Affordable housing: How Child Welfare Society of Kenya is implementing legacy pillar

Upon his re-election in 2017, President Uhuru Kenyatta spelt out what would be his legacy plan – a national development programme he called the Big Four, which is anchored on four pillars which include affordable housing.

As a result, government planning was restructured to prioritise the presidential agenda areas with all agencies of state and government being required to undertake projects aimed at realising the Big Four agenda.

While the narrative and national psyche with regards to affordable housing has focused on provision of infrastructure to support home ownership, one key element of projects related to affordable housing has not had the spotlight as efforts towards the building of 500,000 housing units annually – quality housing for marginalised and vulnerable children.

These efforts are being undertaken by the Children Welfare Society of Kenya, the “statutory responsibility to provide services to all marginalized children across all social sectors in line with Section 56 of the constitution”. 

Overall, CWSK programmes are tailored to meet the affirmative action necessary for the children to access welfare services across the country.

“Our aim is to improve the lives of vulnerable children and the affordable housing pillar is at the heart of our work, which is why we have rolled out these projects,” says CWSK boss Irene Mureithi.

In executing it’s obligation and in line with the presidential legacy plan, CWSK is undertaking big housing projects that are aimed at enhancing their capacity to provide housing to children.

The projects are 75% complete in six counties, namely Nairobi, Machakos, Murang’a, Bungoma, Laikipia and Isiolo.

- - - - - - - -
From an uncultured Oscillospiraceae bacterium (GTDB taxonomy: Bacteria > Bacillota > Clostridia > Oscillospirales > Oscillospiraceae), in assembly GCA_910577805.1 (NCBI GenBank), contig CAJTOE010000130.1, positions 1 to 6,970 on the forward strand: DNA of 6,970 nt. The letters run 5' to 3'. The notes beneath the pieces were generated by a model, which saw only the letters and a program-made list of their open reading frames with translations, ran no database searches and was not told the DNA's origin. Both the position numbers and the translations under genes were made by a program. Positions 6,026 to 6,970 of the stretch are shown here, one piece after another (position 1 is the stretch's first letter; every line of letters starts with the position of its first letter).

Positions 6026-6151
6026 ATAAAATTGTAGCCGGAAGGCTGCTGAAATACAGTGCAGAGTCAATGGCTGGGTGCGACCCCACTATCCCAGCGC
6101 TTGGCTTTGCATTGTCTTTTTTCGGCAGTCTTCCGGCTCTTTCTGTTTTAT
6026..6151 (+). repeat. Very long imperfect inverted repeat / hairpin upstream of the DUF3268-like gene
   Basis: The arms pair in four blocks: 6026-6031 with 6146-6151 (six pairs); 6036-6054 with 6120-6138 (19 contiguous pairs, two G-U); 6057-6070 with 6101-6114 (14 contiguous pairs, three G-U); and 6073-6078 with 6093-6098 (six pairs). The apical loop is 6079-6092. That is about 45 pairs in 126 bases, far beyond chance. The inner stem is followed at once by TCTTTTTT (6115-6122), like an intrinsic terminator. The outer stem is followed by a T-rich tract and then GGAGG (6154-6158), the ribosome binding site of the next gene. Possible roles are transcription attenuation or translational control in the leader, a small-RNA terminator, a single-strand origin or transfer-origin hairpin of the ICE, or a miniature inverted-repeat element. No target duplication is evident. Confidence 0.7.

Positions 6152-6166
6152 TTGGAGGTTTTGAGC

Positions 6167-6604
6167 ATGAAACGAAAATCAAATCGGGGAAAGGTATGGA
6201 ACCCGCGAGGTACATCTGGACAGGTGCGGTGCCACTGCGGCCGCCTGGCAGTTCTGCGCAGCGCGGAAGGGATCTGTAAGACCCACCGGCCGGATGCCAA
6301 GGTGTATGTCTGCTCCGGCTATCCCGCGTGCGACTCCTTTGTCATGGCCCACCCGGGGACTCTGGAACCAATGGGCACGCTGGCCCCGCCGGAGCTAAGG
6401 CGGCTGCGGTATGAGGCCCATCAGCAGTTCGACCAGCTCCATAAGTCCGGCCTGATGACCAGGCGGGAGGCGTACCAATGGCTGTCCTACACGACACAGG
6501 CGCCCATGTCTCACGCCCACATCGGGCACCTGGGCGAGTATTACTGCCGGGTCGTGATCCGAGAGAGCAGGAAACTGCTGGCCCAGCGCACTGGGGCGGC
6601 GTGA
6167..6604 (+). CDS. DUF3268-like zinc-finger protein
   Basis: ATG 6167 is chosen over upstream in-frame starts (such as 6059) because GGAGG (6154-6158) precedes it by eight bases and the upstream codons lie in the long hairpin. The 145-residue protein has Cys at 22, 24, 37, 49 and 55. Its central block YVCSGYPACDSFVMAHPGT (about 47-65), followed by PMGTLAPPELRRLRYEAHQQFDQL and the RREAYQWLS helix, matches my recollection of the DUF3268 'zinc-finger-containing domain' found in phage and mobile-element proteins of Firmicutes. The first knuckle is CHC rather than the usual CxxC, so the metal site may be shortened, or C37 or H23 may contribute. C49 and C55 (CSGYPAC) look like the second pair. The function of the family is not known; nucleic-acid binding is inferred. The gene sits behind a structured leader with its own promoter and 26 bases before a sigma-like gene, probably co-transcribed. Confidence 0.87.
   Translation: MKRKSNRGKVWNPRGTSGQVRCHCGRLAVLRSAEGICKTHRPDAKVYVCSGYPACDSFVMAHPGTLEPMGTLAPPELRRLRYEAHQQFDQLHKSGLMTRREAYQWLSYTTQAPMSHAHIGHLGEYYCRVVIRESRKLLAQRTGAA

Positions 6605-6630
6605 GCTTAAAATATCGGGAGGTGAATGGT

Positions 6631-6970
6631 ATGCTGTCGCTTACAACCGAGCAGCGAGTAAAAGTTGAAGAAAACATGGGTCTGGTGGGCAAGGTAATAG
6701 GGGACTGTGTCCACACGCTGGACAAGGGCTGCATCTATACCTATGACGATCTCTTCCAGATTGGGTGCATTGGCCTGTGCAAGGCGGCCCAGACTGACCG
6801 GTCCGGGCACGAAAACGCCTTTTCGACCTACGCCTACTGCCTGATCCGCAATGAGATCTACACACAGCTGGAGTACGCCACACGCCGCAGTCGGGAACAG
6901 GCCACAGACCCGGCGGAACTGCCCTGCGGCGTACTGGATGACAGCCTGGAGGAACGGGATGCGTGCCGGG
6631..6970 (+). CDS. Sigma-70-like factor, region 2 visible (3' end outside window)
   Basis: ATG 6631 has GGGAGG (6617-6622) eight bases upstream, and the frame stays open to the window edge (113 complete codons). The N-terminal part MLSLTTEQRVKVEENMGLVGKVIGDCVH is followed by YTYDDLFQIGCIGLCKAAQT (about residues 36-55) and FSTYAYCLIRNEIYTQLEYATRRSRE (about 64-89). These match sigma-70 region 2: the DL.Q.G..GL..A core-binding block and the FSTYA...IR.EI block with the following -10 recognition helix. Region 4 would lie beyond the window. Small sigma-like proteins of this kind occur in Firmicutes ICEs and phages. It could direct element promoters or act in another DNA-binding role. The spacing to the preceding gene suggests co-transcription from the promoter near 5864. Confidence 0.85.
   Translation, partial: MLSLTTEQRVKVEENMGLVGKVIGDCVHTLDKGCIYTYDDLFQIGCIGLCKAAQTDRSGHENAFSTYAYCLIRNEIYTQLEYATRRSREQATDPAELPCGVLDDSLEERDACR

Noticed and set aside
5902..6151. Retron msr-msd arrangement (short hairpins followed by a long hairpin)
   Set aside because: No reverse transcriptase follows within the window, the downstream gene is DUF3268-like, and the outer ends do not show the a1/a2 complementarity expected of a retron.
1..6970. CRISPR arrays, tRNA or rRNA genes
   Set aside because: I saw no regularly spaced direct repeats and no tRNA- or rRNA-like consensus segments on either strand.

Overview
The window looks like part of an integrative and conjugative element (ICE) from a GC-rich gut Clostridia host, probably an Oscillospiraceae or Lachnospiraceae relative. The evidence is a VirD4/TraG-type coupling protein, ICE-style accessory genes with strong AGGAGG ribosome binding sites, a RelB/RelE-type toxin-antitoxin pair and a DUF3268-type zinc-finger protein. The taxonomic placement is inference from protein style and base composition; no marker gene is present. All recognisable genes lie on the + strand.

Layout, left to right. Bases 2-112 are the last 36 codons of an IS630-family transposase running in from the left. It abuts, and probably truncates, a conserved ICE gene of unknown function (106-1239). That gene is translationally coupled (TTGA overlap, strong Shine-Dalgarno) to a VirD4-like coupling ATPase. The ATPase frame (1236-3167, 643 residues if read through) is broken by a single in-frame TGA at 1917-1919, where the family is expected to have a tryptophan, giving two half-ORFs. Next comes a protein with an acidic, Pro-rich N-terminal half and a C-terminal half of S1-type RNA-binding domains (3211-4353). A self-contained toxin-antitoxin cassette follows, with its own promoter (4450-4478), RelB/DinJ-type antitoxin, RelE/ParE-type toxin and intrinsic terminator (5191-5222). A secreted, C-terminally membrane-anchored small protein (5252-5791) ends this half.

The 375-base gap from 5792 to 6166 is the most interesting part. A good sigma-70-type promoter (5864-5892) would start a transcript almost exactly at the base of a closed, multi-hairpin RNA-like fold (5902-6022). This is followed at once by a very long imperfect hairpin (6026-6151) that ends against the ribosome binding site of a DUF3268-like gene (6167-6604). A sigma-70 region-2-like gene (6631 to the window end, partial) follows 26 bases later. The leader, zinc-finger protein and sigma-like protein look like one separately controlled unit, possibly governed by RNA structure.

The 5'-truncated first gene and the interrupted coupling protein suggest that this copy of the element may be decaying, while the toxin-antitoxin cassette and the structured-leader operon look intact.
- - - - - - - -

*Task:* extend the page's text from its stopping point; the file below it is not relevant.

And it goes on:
Once complete, the projects will have a capacity of more than 5,000 children, their caregivers and administrators of CWSK programmes.

Ms Mureithi explains that their intention is to ensure they complete similar projects across the country.

“We hope to complete the ongoing projects at Joska, Kanduyi, Isiolo and Nanyuki after which we will launch others,” reveals Ms Mureithi, adding Muranga and Waithaka in Nairobi’s Dagoretti South constituency are also underway.

“We have opted to use expanded polystyrene materials on the recommendation of national housing corporation because the technology is not just affordable but guarantees strong, durable and safe structures.

“The materials we use are easy to transport and install with a design flexibility that I unmatched by the conventional masonry structures.”

Ms Mureithi says her organisation has made huge at in the past few years, gains which they want to build on to ensure as many children as are deserving are catered for.

“Our mandate is to ensure that children do not suffer for whatever reason and as such we are keen on raising awareness on our services so that Kenyans are more enlightened on what we do as a way guaranteeing that no child who should be under our care is out there on their own.”


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